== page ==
The One Trait That Separates the Best Leaders From Great Ones
the ones that absolutely everyone loves
Tealfeed Guest Blog
Hear me out. I know many of you have your own opinions about what traits the best leaders have. And chances are, I agree with you.
I know great leaders have skills and knowledge. I know great leaders eat last. I know great leaders empathize, are knowledgeable, and communicate well.
But consistently, I’ve noticed the greatest leaders — the ones that absolutely everyone loves — are the leaders who are thoughtful about their communication.
Everyone has opinions. Disagreements happen. But great leaders are strategic and intelligent about how they voice their opinions, when, and to whom.
This tactfulness allows them to still have their own opinions and be honest with others, but preserve the integrity and respect of their peers. The latter is extremely important to have as a leader.
Great leaders are strategic and intelligent about how they voice their opinions, when, and to whom.
There’s a lot to be said about preserving the respect and admiration of your peers. Even if you’re the most charming, charismatic, skilled, and intelligent leader in the world, it’s difficult to lead effectively when people dislike you and are actively pushing against you.
This calls to mind the famous proverb: If you want to go fast, go alone. If you want to go far, go together.
By putting more thought into their reactions and words, the best leaders demonstrate not only heightened empathy and care for others, but also that they’re proactive, have strong strategic thinking, and have others’ best interests in mind.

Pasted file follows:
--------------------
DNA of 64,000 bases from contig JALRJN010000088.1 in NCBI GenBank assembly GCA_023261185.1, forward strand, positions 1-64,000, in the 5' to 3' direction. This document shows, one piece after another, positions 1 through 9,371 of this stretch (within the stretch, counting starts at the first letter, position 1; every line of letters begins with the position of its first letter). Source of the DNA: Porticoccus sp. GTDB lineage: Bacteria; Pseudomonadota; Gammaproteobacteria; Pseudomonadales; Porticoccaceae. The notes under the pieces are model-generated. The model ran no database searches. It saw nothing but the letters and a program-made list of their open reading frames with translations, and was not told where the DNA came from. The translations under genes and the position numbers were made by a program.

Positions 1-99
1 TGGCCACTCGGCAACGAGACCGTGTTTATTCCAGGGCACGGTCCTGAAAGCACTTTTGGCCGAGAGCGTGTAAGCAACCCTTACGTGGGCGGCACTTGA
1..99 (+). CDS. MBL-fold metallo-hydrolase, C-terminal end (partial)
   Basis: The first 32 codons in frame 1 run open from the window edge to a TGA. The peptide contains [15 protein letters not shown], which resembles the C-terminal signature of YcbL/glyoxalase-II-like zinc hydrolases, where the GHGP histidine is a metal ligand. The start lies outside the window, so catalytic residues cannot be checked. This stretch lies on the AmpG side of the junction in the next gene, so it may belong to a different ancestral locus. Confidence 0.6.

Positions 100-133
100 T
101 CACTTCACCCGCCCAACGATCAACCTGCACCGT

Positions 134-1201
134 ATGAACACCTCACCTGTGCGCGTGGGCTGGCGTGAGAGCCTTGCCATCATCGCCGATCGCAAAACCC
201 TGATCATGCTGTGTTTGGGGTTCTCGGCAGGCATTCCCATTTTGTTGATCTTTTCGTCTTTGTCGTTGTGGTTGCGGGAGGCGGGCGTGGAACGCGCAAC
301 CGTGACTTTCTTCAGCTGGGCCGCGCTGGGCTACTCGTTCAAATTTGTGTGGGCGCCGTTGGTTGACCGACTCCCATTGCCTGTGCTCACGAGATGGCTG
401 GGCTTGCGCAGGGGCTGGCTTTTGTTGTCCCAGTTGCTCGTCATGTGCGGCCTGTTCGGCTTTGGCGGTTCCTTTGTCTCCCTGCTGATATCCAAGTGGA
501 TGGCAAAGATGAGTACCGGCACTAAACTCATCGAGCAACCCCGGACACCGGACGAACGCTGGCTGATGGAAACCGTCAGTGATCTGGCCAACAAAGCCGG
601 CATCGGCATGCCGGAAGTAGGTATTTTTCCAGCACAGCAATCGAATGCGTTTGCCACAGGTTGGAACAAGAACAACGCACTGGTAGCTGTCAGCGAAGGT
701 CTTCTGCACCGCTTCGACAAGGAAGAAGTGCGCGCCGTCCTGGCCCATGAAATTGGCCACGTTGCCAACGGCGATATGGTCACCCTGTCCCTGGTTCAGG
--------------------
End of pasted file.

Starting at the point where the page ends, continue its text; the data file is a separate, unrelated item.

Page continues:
All of this ties together into stronger teamwork and cooperation — maximizing the great leadership this person already had.
There are otherwise great leaders who have ruined their public perceptions simply by saying things that didn’t need to be said, or at the wrong time.
I am guilty of this too, and it’s something I think about and continue to work on every day. On some days I really struggle: it’s so much easier to just “be myself” and react to things how I normally do.
But oftentimes (maybe even most of the time), there are better ways to say what you’re about to say. There are probably better times to say it. And there are probably better people to say it to.
People are prideful — I believe we need pride to produce our best work. But pride is sensitive, and opinions, however innocent they were meant to be, can hurt this pride. Preserving it will earn you high spots on people’s rankings.
The best leaders remain the best leaders by being thoughtful and strategic about how they express their opinions.
A tactful leader stands heads and shoulders above the rest because they not only are able to be honest with their opinions — they preserve others’ pride, dignity, and respect while doing so.
By taking a step back and considering the impact of how you say something, you can elevate the leadership traits you already have and take another step towards becoming the best leader you possibly can be.
So next time you’re about to just react and say something — stop, and think on it a bit.
This article was originally published by Michael (Vinny) Thanh on medium.
Tealfeed Guest Blog